The National Association for Proton Therapy (NAPT) announced on March 18, 1998 the launching of its new web site -- http://www.proton-therapy.org --to meet increasing demand for information on proton therapy for cancer treatment.

        The web site focuses on the most frequently asked questions about the benefits of proton beam technology in the treatment of numerous cancer sites in the body -- including results of a recent study on men with prostate cancer. The web site includes sections on how protons work, proton facts, where to find proton therapy treatment, treatment center floor plan, testimonials from patients, and links to other proton therapy sites.

        The NAPT is a non-profit organization providing education and awareness for the public, professional and governmental communities. Founded in 1990, it promotes the therapeutic benefits of proton therapy for cancer treatment in the U.S. and broad.

        Internet users are encouraged to visit the site and ask questions of their own by contacting lenarzt@proton-therapy.org

        Contact: Len Arzt, National Association for Proton Therapy, 7910 Woodmont Ave. #1303, Bethesda, MD 20814; 301-913-9360 .

      Midwest Proton Radiation Institute, Bloomington, In, USA update:

        Dr. Alejandro Mazal (CPO, Orsay) visited Indiana University for two months this spring to help us develop specifications for the new treatment rooms. While Ale was here, he also undertook to educate us on many aspects of proton therapy through informal talks on Stereotactic Irradiations, Dosimetry, Radioprotection, Treatment Planning, etc.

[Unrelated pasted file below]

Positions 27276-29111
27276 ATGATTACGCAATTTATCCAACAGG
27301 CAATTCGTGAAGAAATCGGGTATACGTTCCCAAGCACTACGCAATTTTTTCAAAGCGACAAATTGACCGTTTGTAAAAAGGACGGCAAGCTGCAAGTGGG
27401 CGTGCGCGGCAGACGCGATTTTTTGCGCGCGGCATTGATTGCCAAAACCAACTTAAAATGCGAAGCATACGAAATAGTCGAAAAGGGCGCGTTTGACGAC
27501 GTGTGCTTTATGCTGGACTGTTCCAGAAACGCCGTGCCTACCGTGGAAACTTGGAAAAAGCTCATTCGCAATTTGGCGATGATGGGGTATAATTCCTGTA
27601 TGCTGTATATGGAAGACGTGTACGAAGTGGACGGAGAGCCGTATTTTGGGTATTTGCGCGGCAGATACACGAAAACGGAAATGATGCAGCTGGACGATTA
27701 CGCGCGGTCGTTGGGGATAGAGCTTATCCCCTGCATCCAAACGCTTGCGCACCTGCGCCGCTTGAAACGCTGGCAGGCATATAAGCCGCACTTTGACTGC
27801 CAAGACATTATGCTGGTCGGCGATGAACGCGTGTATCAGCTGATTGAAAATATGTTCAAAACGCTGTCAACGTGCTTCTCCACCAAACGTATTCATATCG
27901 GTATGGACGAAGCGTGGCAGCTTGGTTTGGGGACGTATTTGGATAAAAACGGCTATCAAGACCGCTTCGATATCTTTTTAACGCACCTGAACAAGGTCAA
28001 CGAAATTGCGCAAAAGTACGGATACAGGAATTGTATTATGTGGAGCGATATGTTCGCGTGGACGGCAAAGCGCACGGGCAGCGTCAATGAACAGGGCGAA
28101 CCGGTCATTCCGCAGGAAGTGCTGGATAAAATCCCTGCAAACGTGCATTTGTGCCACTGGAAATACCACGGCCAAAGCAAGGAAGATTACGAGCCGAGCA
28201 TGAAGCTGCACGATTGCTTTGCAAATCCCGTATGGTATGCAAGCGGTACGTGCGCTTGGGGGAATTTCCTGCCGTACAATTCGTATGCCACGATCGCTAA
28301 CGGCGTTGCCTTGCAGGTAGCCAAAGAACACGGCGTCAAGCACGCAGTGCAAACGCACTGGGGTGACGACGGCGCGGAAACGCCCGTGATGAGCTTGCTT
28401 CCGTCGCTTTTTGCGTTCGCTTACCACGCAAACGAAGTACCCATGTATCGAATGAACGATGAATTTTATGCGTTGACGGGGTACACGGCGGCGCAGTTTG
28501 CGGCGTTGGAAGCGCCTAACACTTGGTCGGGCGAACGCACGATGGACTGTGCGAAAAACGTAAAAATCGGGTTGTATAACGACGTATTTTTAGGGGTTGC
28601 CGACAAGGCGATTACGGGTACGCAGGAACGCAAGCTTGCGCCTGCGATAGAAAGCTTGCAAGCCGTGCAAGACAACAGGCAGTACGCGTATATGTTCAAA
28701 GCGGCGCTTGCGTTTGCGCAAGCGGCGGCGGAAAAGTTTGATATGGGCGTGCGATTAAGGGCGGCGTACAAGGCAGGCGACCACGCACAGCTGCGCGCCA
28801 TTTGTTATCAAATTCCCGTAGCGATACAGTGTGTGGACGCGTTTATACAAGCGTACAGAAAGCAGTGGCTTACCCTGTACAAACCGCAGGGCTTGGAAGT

We have completed development and testing of the eye treatment facility and are now ready to treat patients, pending final approval from IU's Machine Produced Radiation Safety Committee. The testing process took somewhat longer than anticipated. The first AMD patients are scheduled to be treated in mid-July. These patients are participating in a clinical trial on choroidal neovascular membrane in age-related macular degeneration.

        Design work for the new facility has been centered on energy selection and beam transport from the Cyclotron to the treatment rooms. An architectural firm is working on a conceptual design for the building addition required for patient care, treatment planning and preparation, and staff support.

        Moira Wedekind, Indiana University Cyclotron Facility, 2401 Milo B Sampson Ln, Bloomington, IN 47408.

      News from Moscow, Russia: